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birmingham

birmingham

birmingham Sentence Examples

  • Birmingham also has important lumber interests.

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  • The first steel plant in the southern states was established at Birmingham in 1897; in 1902, at Ensley, one of the suburbs, there were 10 furnaces controlled by one company.

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  • FRANCIS ASBURY (1745-1816), American clergyman, was born at Hamstead Bridge in the parish of Handsworth, near Birmingham, in Staffordshire, England, on the 10th of August 1 745.

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  • When I was twelve I hitchhiked from Boston to Birmingham.

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  • In 1871 a land company, promoted by railway officials, founded Birmingham.

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  • The Stratford-on-Avon canal communicates with the Warwick and Birmingham canal.

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  • In 1905 it met in Leeds, and in 1908 in Birmingham.

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  • On the re-establishment of the hierarchy in England Ullathorne became the first Roman Catholic bishop of Birmingham.

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  • EDWARD WHITE BENSON (1829-1896), archbishop of Canterbury, was born on the 4th of July 1829, at Birmingham.

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  • But there his stay was equally short, for in 1872 he undertook the duties of engineering manager in the glass manufactories of Messrs Chance Brothers and Company at Birmingham.

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  • Crown and German sheet-glass were made by Messrs Chance & Hartley of Birmingham.

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  • A monthly magazine, The Christadelphian, is published in Birmingham.

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  • SAMUEL ALLPORT (1816-1897), English petrologist, brother of the above, was born in Birmingham on the 2 3 rd of January 1816, and educated in that city.

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  • On the r4th of June Mr Attwood, M.P. for Birmingham, presented to the House of Commons a Chartist petition alleged to have been signed by 1,280,000 people.

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  • Meanwhile some monster Chartist demonstrations were being organized, and they commenced on the 4th of July with riots at Birmingham.

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  • The riots at Birmingham lasted ten days, and had to be put down by armed force.

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  • from Birmingham, and includes Smethwick, West Bromwich, Dudley, Oldbury, Sedgley, Tipton, Bilston, Wednesbury, Wolverhampton and Walsall as its most important centres.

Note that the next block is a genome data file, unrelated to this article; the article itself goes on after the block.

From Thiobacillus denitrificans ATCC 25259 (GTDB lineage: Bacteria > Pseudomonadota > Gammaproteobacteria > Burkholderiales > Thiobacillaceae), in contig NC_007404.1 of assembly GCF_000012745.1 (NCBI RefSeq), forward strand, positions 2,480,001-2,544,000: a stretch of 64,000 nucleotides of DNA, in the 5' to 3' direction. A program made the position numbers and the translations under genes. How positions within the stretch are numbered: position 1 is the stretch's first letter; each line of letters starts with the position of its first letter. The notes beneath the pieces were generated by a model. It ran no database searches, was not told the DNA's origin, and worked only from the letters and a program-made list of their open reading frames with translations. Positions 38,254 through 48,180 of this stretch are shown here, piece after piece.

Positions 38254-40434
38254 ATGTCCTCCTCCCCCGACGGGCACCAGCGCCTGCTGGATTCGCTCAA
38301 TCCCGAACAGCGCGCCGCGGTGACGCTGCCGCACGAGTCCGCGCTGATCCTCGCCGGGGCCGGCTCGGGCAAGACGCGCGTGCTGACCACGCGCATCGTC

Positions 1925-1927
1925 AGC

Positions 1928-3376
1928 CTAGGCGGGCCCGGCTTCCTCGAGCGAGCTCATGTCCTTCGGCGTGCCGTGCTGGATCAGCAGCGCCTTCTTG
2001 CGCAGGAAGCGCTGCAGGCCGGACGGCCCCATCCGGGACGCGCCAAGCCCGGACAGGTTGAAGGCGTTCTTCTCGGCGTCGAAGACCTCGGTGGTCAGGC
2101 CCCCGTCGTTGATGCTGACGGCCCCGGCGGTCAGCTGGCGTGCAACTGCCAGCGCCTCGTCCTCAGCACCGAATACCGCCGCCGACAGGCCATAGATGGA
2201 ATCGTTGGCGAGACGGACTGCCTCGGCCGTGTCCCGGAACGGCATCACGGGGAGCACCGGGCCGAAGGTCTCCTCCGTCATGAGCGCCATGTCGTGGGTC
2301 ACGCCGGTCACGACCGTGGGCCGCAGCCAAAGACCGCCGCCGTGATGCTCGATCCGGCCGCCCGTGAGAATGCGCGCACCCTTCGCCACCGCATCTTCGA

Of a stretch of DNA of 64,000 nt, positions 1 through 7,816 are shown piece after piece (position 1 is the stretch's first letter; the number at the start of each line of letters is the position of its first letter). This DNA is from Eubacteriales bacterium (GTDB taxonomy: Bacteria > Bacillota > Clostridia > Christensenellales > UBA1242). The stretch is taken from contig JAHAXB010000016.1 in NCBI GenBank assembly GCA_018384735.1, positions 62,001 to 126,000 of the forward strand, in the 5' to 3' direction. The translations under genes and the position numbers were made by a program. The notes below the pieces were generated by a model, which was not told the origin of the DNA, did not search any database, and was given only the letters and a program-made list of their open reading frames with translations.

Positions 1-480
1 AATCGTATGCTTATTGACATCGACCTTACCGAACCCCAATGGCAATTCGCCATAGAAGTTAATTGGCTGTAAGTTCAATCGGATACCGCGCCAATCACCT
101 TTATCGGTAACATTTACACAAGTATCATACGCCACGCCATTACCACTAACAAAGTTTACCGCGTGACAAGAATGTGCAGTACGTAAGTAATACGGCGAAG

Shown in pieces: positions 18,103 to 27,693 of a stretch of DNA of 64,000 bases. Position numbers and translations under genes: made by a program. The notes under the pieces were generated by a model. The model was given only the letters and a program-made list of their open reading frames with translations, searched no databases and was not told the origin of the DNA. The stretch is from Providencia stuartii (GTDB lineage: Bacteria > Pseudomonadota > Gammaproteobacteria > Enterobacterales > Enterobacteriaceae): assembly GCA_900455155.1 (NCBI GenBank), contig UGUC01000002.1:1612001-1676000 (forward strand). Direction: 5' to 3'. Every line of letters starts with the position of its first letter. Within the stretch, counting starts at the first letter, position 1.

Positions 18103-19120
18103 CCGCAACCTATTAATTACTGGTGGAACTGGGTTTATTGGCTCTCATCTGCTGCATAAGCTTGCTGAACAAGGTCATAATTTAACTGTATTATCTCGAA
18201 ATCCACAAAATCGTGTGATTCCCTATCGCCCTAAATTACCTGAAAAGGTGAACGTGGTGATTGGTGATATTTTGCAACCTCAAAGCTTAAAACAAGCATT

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  • He was educated at London, Poole and Spring Hill College, Birmingham; he graduated B.A.

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  • They were first introduced into Devonshire about the year 1847, had become common near Birmingham by 1866, and two or three years later were observed in several parts of Scotland.

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  • During the South African crisis of 1899-1902 he was specially vehement in opposition to Mr Chamberlain, and took the "pro-Boer" side so bitterly that he was mobbed in Birmingham during the 1900 election when he attempted to address a meeting at the Town Hall.

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  • Many of them were actually manufactured in Birmingham, but as the secret of producing the material was discovered and brought to perfection in Sheffield, the name of that town was naturally connected with it, and thence transferred to articles constructed from it.

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  • The labour of rolling the metal by hand was done away with about 1760, by the firm of Tudor, Leader & Sherburn, who first employed horse-power, and for more than half a century the trade both in Sheffield and Birmingham continued to flourish.

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  • de Ruolz of Paris started in business on those lines, and the slower and consequently more costly manufacture at Sheffield and Birmingham rapidly died out.

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  • (Regulations, Birmingham, Glascow, London, Manchester &c.) In Europe the local inspection is generally carried out through the State, and a uniform system of local verification is thereby maintained.

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  • The ore is extensively worked at some points, as at Birmingham, Alabama.

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  • Birmingham Cunningham's Text-book of Anatomy.

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  • The iron ore (found chiefly in the region of which Birmingham is the centre) is primarily red haematite and (much less important) brown haematite; though as regards the latter Alabama ranked first among the states of the Union in 1905 (with 781,561 tons).